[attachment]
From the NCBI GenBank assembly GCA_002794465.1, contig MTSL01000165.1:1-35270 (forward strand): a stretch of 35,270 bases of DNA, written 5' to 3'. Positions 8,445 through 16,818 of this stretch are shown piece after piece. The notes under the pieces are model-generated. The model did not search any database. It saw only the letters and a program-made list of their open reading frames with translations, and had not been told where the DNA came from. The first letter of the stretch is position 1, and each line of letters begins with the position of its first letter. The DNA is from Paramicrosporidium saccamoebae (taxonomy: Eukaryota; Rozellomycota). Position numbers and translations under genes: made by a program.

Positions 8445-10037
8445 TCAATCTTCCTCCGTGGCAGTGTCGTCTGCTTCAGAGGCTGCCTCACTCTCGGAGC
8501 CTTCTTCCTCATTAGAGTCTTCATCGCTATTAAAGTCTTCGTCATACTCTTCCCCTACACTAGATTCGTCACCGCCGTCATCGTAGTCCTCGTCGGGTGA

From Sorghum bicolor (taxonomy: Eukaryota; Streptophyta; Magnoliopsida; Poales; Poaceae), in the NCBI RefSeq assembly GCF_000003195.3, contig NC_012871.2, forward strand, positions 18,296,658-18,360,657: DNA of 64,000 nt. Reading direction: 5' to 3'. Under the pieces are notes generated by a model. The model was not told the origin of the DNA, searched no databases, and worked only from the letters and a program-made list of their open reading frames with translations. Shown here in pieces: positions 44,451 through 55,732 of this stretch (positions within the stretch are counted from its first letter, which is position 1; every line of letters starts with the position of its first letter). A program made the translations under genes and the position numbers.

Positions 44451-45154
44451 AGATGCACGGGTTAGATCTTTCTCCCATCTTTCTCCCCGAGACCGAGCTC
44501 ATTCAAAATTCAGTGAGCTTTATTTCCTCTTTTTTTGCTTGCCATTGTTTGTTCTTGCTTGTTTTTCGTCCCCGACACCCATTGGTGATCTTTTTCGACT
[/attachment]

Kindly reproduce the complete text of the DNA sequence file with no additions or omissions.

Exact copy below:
From the NCBI GenBank assembly GCA_002794465.1, contig MTSL01000165.1:1-35270 (forward strand): a stretch of 35,270 bases of DNA, written 5' to 3'. Positions 8,445 through 16,818 of this stretch are shown piece after piece. The notes under the pieces are model-generated. The model did not search any database. It saw only the letters and a program-made list of their open reading frames with translations, and had not been told where the DNA came from. The first letter of the stretch is position 1, and each line of letters begins with the position of its first letter. The DNA is from Paramicrosporidium saccamoebae (taxonomy: Eukaryota; Rozellomycota). Position numbers and translations under genes: made by a program.

Positions 8445-10037
8445 TCAATCTTCCTCCGTGGCAGTGTCGTCTGCTTCAGAGGCTGCCTCACTCTCGGAGC
8501 CTTCTTCCTCATTAGAGTCTTCATCGCTATTAAAGTCTTCGTCATACTCTTCCCCTACACTAGATTCGTCACCGCCGTCATCGTAGTCCTCGTCGGGTGA

From Sorghum bicolor (taxonomy: Eukaryota; Streptophyta; Magnoliopsida; Poales; Poaceae), in the NCBI RefSeq assembly GCF_000003195.3, contig NC_012871.2, forward strand, positions 18,296,658-18,360,657: DNA of 64,000 nt. Reading direction: 5' to 3'. Under the pieces are notes generated by a model. The model was not told the origin of the DNA, searched no databases, and worked only from the letters and a program-made list of their open reading frames with translations. Shown here in pieces: positions 44,451 through 55,732 of this stretch (positions within the stretch are counted from its first letter, which is position 1; every line of letters starts with the position of its first letter). A program made the translations under genes and the position numbers.

Positions 44451-45154
44451 AGATGCACGGGTTAGATCTTTCTCCCATCTTTCTCCCCGAGACCGAGCTC
44501 ATTCAAAATTCAGTGAGCTTTATTTCCTCTTTTTTTGCTTGCCATTGTTTGTTCTTGCTTGTTTTTCGTCCCCGACACCCATTGGTGATCTTTTTCGACT